My book, The Patient’s Checklist, grew out of my family’s experience caring for my Dad during a very long hospitalization from an entirely preventable medication error. I learned early on that the single greatest threat to patient safety in hospitals is human error: communication breakdowns resulting from overly fragmented care by overworked doctors and nurses, lapses in the most basic sanitary practices and mistakes in routine care because of the frantic hospital pace. I found that checklists were practical, important reminders to manage the complexities of hospital care. While the book is divided into 10 user-friendly checklists that take you through a hospital stay from beginning to end, in this post I will review a few key points from Checklist 1: Before Your Go.
- Have a support system. Having involved family and friends is the single most important way to ensure better, safer care for any patient within the busy, complicated world of the hospital. If your child has to go to the hospital always remember that you know your child best – how they are in daily life. Your doctor may have critical medical information but as the parent you have critical life information about your child. Never forget that. So trust your instincts. Speak up. Ask questions about everything that is going on around your child in the hospital. Ask your doctors and nurses to explain everything to you using plain language – not medical speak so that you can truly understand what is going on.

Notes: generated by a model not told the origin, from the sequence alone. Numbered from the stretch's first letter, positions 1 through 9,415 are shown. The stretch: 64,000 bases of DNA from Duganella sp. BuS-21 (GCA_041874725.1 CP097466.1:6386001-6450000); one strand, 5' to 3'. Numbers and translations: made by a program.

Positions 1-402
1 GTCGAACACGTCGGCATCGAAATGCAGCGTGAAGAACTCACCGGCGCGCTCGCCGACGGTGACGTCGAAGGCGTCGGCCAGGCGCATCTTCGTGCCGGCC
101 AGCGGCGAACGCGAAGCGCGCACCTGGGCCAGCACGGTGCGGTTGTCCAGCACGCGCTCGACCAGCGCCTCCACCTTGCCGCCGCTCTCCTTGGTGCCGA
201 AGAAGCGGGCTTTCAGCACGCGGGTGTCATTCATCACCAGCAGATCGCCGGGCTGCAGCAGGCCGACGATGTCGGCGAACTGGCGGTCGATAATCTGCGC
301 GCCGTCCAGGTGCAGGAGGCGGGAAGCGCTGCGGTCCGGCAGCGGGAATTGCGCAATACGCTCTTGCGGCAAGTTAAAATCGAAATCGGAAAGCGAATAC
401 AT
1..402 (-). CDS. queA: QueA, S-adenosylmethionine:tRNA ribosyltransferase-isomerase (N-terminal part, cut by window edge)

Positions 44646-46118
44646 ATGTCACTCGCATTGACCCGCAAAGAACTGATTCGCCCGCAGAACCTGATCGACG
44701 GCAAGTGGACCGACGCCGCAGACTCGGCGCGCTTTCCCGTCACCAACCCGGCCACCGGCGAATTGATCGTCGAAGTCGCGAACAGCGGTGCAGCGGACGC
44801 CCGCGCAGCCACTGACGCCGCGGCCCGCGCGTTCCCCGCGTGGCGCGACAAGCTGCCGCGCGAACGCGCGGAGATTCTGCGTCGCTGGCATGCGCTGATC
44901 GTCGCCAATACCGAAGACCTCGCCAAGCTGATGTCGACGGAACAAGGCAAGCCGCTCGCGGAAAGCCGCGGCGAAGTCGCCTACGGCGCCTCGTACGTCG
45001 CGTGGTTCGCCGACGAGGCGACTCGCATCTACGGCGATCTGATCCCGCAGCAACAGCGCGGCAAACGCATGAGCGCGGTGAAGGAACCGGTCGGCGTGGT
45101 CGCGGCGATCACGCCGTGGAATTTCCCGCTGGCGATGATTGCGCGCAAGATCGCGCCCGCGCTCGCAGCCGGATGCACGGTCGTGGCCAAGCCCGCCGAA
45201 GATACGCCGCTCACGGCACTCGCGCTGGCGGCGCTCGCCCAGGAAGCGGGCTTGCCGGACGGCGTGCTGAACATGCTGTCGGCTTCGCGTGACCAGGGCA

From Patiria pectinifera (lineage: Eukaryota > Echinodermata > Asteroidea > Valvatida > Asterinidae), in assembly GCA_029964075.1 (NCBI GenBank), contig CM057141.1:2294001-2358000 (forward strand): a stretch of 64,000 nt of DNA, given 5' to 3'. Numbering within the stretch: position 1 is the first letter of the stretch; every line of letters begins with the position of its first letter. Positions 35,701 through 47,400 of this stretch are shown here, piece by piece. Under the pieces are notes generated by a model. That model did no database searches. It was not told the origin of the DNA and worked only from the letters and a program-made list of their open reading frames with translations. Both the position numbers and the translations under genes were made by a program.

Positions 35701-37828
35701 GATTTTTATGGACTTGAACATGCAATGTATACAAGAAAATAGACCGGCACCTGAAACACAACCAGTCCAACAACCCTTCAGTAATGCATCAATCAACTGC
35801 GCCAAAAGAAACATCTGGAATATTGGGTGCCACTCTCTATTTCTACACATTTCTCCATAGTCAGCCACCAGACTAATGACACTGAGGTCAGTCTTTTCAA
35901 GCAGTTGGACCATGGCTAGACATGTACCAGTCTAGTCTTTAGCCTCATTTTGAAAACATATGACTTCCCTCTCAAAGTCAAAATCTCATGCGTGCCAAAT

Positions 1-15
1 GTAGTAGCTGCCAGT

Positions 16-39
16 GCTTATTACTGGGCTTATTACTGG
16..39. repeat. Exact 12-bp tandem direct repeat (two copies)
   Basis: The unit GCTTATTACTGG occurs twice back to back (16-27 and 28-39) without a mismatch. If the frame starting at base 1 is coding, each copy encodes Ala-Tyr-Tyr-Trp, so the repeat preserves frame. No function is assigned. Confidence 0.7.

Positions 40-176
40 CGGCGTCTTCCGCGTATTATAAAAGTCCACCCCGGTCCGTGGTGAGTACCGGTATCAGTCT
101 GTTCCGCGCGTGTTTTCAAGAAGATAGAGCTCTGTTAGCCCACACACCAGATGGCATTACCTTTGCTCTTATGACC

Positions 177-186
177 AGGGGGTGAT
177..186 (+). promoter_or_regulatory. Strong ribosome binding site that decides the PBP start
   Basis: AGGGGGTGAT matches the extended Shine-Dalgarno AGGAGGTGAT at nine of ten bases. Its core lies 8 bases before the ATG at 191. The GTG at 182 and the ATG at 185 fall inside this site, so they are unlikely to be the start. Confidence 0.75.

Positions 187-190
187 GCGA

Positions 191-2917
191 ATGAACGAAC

- Make sure your doctor knows every prescription medication your child is taking – including any over the counter medication and vitamins. When my son had such terrible asthma as a young child he was on daily medication as well as a nebulizer when his symptoms flared up. I asked our pharmacist to provide me with a complete printout of his prescription medication and kept that and his pediatrician’s card in my wallet at all times. On those occasions when I did have to take him to the emergency I had a print out to show them so there was never a mistake in communication about dosage levels.
- If your child does have to have surgery, find out all the details. If possible, both parents should go to all appointments together. Two sets of ears are always better. Ask questions. Ask your doctor to use plain language. Make sure you understand all the reasons for surgery, the benefits, risks and alternatives.
- Get phone, pager and email contacts for your doctors and their staff in case there is an emergency. Don’t be shy about this – you may need to contact your doctor.